I remember how the warm, spicy liquid traveled down my body,  bringing it back to life.

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How to Make Mulled Wine

How to Make Mulled Wine

“We travel for romance, we travel for architecture, and we travel to be lost.” — Ray Bradbury

Our recent trip to Montreal refilled my cup for travel — just enough to leave me hungry for more. You see, Matt and I have been incredibly lucky to be able to continue to travel (just the two of us) even now that we have three small children. Our travels tend to be brief (the longest was our 10 day trip to Japan!) but they are so energizing.

How to Make Mulled Wine

I very much understand the appeal of taking a relaxing vacation now that I’m a mom but man, nothing compares to the sort of travel that keeps you up on your feet all day and leaves you to crash hard into a pillow at the end, when your legs can’t carry you further. Like so many recipes, mulled wine transports me to a time when was traveling to — just as Ray Bradbury said — be lost.

How to Make Mulled Wine

Long before I had children and not too long before I met Matt, my mom asked me if I would be interested in joining her on trip to Europe. She was traveling for a conference for work in London and needed to make a stop in Zurich. I’d been to the former but not to the latter. “Maybe we could also go to Prague?” I asked her. At first, my mom was hesitant: we wouldn’t have that much time, and while she had loved Prague when she had been as a young girl, it wasn’t on her list of places to go back to. I pushed and she relented and lo and behold, we found ourselves in Prague for a couple of sunny but very chilly November days.

How to Make Mulled Wine

Fresh out of college, my face still had that youthful roundness. My cheeks were perpetually flushed, and I was still alternating between wearing either a bright fuchsia or sky blue linen scarf I had acquired from a street market in Italy the previous year — every single day. The linen pants no longer fit (thankfully) as I had managed to lose some of those gelato pounds in the year I had spent back home in “the States.”

How to Make Mulled Wine

I still look through those photos on occasion, stamped with the dates of our trip in the lower right-hand corner. I remember little of what was going on at work during that time. I was single (and probably stressing about those circumstances), and living in San Francisco, blissfully unaware of just how damn blissful my life was.

How to Make Mulled Wine

I vividly remember the grandiose architecture, and the meat-and-potato heavy meals. But my favorite memory was a simple one: my mom and I had been wandering around for most of the day and the temperature was dropping quickly. We noticed that seemingly everyone walking around the city square was carrying little steaming cups and the smell was intoxicating. The air was filled with cloves and cinnamon. “Mulled wine!” my mom told me. I had never tried it before. We got ourselves a couple of cups and immediately warmed up. I remember how the warm, spicy liquid traveled down my body,  bringing it back to life. My fingers, frozen inside my mittens, were also revived.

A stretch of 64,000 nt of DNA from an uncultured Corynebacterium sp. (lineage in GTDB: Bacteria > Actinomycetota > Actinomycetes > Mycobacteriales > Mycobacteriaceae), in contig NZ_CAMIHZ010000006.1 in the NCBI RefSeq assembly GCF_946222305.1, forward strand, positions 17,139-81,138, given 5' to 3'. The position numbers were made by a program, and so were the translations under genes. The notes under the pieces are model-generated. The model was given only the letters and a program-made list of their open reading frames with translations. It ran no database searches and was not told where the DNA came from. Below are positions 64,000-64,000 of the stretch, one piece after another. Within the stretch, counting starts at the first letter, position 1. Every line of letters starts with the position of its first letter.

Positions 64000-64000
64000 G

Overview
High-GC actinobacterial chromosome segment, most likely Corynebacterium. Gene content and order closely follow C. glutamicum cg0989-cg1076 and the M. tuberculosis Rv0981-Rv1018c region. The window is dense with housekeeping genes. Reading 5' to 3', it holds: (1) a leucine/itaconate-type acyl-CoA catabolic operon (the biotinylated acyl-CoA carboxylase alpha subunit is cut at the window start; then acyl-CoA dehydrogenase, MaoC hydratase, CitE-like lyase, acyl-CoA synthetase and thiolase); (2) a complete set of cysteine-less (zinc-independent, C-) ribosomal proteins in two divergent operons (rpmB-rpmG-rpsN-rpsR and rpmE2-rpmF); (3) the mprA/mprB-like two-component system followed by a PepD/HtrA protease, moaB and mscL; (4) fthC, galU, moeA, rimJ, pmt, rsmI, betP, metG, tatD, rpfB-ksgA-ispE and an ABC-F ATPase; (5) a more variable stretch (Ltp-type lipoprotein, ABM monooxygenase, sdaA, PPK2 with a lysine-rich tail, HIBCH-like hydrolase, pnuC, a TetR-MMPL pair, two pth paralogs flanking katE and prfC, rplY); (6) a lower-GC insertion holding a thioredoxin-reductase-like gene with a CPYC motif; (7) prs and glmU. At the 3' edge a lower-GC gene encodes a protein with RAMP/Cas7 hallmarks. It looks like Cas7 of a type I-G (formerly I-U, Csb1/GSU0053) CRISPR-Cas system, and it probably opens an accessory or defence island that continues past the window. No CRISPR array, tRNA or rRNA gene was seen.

How to Make Mulled Wine

Not having eaten dinner yet, we both got immediately buzzed. We spent the next forty minutes popping into various tourist shops and each bought a ridiculous hat with ear flaps that we immediately pulled over our heads. There we were, mother and daughter, donning these silly matching hats, wandering around Prague with our mulled wine, laughing hysterically among the twinkling lights of the city. It was — and still is — one of those magical moments that I’m so lucky to have had. To have shared. Because for me, travel really is about sharing.

How to Make Mulled Wine

I know that traveling will be different with children — and even without. Because I’ve changed, our circumstances have changed. But I do hope that Bradbury is right. That it’s there for us when we need to get lost a little.

Mulled Wine

1 bottle of red wine (cabernet, syrah, or pinot noir)
4 slices of orange, cut in half (into half moons)
1/4 cup of fresh cranberries
10 cloves
6 cardamom pods
3 star anise
1/4 cup of sugar
3 cinnamon sticks, plus more for garnish
fresh rosemary sprig, for garnish (optional)

Combine all of the ingredients in a large pot and bring to a boil. Lower the heat and simmer for about 10 minutes. Serve immediately. Garnish with a cinnamon stick and/or rosemary sprig (optional).

Looking for something less boozy this holiday season? Try this Sparkling Cranberry Shrub.

Cookware: Mauviel, Cutting board: John Boos, Sweater: Everlane, Peasant Spoon: Schoolhouse Electric

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Posted by Kasey

Kasey is the food editor and co-founder of Turntable Kitchen. She loves dark chocolate, warm crusty bread, and traveling to new places. She speaks Russian, but does not like vodka.

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